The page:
newborn breastfeeding
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Breastfeeding Your Newborn: What To Expect In The First Week

In particular, the first week with your baby can be exciting and intimidating if you have never breastfed before. To help you start nursing successfully, read our suggestions. 

How do I know when to feed my baby?

Life after childbirth may be somewhat confusing since you are getting to know your new baby while you are healing from the delivery. Your feelings may be all over the place, particularly between days two and five when many women experience the “baby blues” and their milk “coming in,” a double whammy. Additionally, there is frequent pressure to get up and go right away and to generally be a supermum. However, one of the best things you can do this week is just to spend time with your infant and resume nursing.

When should I start breastfeeding my newborn?

The first hour after birth is the ideal time to try to breastfeed your child. He begins by latching on and rhythmically sucking, turning on the breast cells that will produce milk. It isn’t known as the ‘magic hour’ for nothing!

“In order to provide your kid access to the breast, you should put him on your chest as soon as he is born. Give him the chance to feed, advises Cathy Garbin, an internationally known lactation expert. He might or might not do so.

“Support his body and let him make an effort to self-attach to your breast (you may view recordings of this procedure, known as the “breast crawl” online). However, medical personnel is often quite good at assisting mothers with placement if their baby doesn’t attach. A nice place to start is with baby-led attachment when the mother is newborn breastfeeding in a semi-reclined position.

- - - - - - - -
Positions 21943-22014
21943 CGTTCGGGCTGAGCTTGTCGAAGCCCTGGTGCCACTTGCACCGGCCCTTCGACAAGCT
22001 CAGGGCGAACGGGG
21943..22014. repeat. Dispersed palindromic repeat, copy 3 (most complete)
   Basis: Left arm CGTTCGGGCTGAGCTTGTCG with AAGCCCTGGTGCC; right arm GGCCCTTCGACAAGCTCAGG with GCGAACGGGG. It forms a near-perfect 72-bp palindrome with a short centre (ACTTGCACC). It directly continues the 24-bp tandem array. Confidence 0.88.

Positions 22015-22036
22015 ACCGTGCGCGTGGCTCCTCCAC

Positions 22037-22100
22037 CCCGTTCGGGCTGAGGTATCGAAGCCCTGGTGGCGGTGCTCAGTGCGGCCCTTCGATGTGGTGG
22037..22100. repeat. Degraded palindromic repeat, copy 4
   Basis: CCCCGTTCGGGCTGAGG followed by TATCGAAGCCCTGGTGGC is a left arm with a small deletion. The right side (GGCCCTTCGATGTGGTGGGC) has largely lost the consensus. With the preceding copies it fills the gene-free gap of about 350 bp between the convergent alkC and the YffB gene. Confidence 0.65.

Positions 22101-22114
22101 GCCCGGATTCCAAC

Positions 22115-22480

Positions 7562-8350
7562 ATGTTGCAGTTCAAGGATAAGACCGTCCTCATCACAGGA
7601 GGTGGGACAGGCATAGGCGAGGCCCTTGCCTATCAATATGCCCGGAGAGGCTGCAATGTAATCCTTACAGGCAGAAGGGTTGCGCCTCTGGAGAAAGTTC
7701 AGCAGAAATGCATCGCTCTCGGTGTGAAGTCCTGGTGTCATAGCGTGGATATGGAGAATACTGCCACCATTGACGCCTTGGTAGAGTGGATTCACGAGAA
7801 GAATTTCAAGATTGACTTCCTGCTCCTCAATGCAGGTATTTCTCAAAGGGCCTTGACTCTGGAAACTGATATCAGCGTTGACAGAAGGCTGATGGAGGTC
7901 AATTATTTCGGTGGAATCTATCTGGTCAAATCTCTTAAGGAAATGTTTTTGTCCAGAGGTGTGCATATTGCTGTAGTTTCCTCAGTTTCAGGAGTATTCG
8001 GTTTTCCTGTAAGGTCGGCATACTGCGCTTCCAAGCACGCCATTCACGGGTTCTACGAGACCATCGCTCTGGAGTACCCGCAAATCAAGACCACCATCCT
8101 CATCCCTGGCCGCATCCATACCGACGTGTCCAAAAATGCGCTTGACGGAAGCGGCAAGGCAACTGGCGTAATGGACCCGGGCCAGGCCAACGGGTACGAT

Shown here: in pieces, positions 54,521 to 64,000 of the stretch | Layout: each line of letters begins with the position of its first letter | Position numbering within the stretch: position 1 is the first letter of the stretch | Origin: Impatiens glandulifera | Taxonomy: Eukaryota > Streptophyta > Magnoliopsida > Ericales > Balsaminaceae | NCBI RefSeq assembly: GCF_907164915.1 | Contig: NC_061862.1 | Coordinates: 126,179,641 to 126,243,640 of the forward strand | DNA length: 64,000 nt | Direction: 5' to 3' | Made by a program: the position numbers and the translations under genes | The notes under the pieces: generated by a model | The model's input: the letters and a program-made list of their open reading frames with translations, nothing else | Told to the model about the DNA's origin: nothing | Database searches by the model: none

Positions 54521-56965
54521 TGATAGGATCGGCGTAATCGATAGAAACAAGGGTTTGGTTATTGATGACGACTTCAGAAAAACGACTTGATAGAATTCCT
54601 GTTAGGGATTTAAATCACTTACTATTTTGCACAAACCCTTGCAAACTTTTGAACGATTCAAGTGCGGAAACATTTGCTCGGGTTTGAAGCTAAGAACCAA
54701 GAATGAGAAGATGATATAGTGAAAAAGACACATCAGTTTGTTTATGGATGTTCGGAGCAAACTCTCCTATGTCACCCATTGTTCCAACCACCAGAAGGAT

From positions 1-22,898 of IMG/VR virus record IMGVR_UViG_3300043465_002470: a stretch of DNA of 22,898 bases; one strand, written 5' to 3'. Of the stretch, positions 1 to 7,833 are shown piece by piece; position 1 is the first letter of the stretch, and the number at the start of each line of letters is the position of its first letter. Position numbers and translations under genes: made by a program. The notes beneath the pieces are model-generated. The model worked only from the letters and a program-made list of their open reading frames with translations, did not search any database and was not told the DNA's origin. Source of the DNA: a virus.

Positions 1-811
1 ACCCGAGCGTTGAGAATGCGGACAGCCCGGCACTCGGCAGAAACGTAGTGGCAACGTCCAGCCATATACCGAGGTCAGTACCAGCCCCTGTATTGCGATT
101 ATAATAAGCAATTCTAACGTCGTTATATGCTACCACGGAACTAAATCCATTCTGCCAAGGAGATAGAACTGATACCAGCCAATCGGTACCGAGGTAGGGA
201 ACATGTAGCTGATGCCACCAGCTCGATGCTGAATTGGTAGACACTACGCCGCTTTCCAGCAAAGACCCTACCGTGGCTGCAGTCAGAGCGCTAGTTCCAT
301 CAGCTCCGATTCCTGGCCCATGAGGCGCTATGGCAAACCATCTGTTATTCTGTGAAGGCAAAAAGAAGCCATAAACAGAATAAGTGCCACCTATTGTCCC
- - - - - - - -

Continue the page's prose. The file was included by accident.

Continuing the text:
Don’t weigh or dress your baby during that crucial first hour, or at least wait until after the first feeding. Enjoy a lot of relaxing nude skin-to-skin contact and cuddling with him. The release of your first milk, colostrum, depends on the flow of oxytocin, sometimes known as “the love hormone,” in both of you.

The midwives allowed my husband, me, and our new baby time to bond as a family as soon as they were certain our son was healthy. He fed twice during that precious hour with us, and it was messy, emotional, and totally lovely,” recalls Ellie, a mother of two from the UK.

Did you also know that your baby is aiding in your recovery from childbirth while he breastfeeds? This is due to the fact that oxytocin also causes uterine contractions. This lessens blood loss and aids in your placenta’s spontaneous expulsion in the early postpartum hours.

What if the birth doesn’t go to plan?

Skin-to-skin contact and breastfeeding during the first few hours may still be possible even if you deliver through c-section if there are other issues.

“Skin-to-skin contact with your partner is preferable to holding your infant if you are unable to do so. Until you’re ready, this will help keep your baby feeling safe, loved, and warm.

It’s a good idea to start expressing your milk early and regularly until your kid is able to do so if he or she is unable to breastfeed. “Direct nursing is a fantastic start for mom and baby, but it’s not necessary,” Cathy reassured Cathy.

“What’s more crucial is to start producing milk so that, if necessary, you may strive toward nursing afterward.”

To assist start your milk supply, you can manually express and utilize the hospital breast pump. The priceless colostrum you collect can then be given to your baby. Because your breast milk provides so many excellent health advantages, this is especially crucial if he is preterm or sick.

If your kid is premature or has medical issues that prevent him from nursing at first, don’t think that breastfeeding is impossible. Because of preterm birth or other issues, “I’ve worked with many, many moms whose kid didn’t suckle directly from the breast at all in the first six weeks, and they’ve gone on to breastfeed well,” adds Cathy.

Is my baby latching on correctly?